He was finally arrested and jailed for the offense in 1846. He was bailed out, perhaps by his aunt, the following day.And as we well know, the Mexican-American war and the crisis of slavery were both resolved with... But Thoreau used his experience as the basis for “Civil Disobedience,” which he wrote to a local audience in his home state of Massachusetts, and which went on to directly inspire the massively successful, national grassroots movements of Gandhi, Martin Luther King, Jr.The first of these is a ridiculous notion; the second contradicted and supported alternately throughout the essay so that one cannot be sure of what Although it may be true that the government exists only to sustain the military and our country's major industry, without them, this fine country would be in economical and physical ruins.
Thoreau then talks for a long time about rebellion and revolution. First, he discusses the difficulty of a minority rebelling against the majority.
"A minority is powerless while it conforms to the majority; it is not even a minority then; …" (231) He goes on to state that voting is a ludicrous procedure, and calls it "gaming … But then, it seems, he contradicts himself, writing "I know this well, that if one thousand, if one hundred, if ten men whom I could name, — if ten honest men, — aye, if one HONEST man, in this State of Massachusetts, ceasing to hold slaves, were actually to withdraw from this copartnership, and be locked up in the county jail therefor, it would be the abolition of slavery in America." (230) It doesn't seem right that Thoreau mocks the plurality system and polling, remarking that though the majority always rules, it didn't mean that they were right, and then goes on to state that one man can change the government very easily, by just refusing to follow the majority.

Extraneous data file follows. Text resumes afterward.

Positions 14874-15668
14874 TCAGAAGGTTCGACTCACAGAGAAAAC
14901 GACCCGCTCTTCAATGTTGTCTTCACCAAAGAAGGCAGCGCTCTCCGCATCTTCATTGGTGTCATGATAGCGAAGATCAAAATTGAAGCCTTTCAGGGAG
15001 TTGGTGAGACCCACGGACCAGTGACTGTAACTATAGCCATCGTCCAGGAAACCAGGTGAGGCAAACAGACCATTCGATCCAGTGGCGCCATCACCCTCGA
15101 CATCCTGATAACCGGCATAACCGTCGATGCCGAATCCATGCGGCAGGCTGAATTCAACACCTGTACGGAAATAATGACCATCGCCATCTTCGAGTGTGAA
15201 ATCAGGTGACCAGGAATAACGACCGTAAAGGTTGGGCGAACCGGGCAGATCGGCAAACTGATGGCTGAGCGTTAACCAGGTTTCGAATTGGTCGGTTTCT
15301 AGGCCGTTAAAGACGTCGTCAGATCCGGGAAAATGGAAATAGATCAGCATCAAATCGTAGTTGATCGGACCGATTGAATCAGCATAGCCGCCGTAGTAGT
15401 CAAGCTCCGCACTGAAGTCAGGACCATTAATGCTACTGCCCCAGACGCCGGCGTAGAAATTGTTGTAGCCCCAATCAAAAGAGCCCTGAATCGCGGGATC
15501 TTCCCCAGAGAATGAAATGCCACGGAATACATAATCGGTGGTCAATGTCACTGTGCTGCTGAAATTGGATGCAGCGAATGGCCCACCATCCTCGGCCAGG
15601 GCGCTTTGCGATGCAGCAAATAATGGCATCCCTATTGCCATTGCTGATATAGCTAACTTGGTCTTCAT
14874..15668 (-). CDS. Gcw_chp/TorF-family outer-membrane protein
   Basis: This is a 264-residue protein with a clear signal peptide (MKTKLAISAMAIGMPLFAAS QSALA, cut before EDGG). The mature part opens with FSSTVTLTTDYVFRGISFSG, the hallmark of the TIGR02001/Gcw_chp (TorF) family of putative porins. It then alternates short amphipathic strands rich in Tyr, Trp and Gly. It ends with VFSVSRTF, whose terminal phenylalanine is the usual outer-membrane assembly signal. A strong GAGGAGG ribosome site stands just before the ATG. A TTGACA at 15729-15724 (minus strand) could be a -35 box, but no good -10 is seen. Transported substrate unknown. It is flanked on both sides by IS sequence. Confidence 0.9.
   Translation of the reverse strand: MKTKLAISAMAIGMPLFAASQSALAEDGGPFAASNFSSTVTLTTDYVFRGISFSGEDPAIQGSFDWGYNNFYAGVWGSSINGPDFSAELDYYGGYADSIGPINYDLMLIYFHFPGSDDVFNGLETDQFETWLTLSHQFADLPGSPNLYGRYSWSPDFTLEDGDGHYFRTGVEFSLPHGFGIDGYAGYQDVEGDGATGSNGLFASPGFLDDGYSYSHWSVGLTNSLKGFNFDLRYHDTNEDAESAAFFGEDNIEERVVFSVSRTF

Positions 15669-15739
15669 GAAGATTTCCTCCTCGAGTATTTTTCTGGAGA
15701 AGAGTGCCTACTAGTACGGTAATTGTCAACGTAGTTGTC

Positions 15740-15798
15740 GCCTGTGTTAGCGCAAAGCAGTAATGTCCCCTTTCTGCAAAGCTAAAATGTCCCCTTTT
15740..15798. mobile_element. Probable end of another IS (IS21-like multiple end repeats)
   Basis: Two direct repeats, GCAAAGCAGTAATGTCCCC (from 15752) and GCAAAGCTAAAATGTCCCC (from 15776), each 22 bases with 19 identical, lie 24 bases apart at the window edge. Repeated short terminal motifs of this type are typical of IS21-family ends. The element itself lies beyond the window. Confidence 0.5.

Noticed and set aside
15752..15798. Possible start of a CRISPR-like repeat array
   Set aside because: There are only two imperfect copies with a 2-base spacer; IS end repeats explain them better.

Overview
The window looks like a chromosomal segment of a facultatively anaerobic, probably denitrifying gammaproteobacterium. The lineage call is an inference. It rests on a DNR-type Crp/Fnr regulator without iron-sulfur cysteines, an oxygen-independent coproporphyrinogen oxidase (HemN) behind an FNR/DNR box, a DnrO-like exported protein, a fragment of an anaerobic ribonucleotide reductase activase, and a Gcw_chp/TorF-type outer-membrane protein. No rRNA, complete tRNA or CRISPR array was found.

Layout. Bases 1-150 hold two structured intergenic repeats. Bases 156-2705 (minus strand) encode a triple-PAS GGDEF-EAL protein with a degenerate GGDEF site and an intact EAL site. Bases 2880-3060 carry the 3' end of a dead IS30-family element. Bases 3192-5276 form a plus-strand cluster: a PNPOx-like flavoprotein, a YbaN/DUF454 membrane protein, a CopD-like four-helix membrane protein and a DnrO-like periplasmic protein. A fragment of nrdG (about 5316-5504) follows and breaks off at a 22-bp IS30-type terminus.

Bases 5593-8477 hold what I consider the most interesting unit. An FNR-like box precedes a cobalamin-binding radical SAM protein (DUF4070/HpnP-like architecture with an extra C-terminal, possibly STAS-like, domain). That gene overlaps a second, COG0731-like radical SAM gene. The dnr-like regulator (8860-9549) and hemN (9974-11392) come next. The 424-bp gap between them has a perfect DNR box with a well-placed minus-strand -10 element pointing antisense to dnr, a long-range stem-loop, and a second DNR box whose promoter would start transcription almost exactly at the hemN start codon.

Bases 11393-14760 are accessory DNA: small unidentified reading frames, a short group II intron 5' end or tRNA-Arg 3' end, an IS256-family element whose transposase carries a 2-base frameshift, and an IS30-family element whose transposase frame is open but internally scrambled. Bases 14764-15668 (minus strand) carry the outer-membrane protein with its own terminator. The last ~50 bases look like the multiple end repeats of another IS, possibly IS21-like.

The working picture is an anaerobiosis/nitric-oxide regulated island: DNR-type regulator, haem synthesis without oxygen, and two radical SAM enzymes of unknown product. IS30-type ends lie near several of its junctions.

The likelihood of success in such cases---depending on the belligerence of the opposition and the capabilities of the government---varies widely.
This is an essay we have become all-too familiar with by reputation rather than by reading.
The best thing a person of means can do, he writes, is “to endeavor to carry out those schemes which he entertained when he was poor.” Or, presumably, if one has never been so, to follow the poors' lead.
The paradox of Thoreau’s assertion that the least powerful present the greatest threat to the State resolves in his recognition that the State’s power rests not in its appeal to “sense, intellectual or moral” but in its “superior physical strength.” By simply refusing to yield to threats, anyone---even ordinary, powerless people---can deny the government’s authority, “until the State comes to recognize the individual as a higher and independent power, from which all its own power and authority are derived.” Read Thoreau’s complete essay, “Civil Disobedience,” here.
Thoreau’s political philosophy is not passive, as in the phrase “passive resistance.” It is not middle-of-the-road centrism disguised as radicalism.
It lies instead at the watering hole where right libertarianism and left anarchism meet to have a drink.
But it is a characteristic of wisdom not to do desperate things..” ― “If the injustice is part of the necessary friction of the machine of government, let it go, let it go: perchance it will wear smooth--certainly the machine will wear out…
but if it is of such a nature that it requires you to be the agent of injustice to another, then I say, break the law.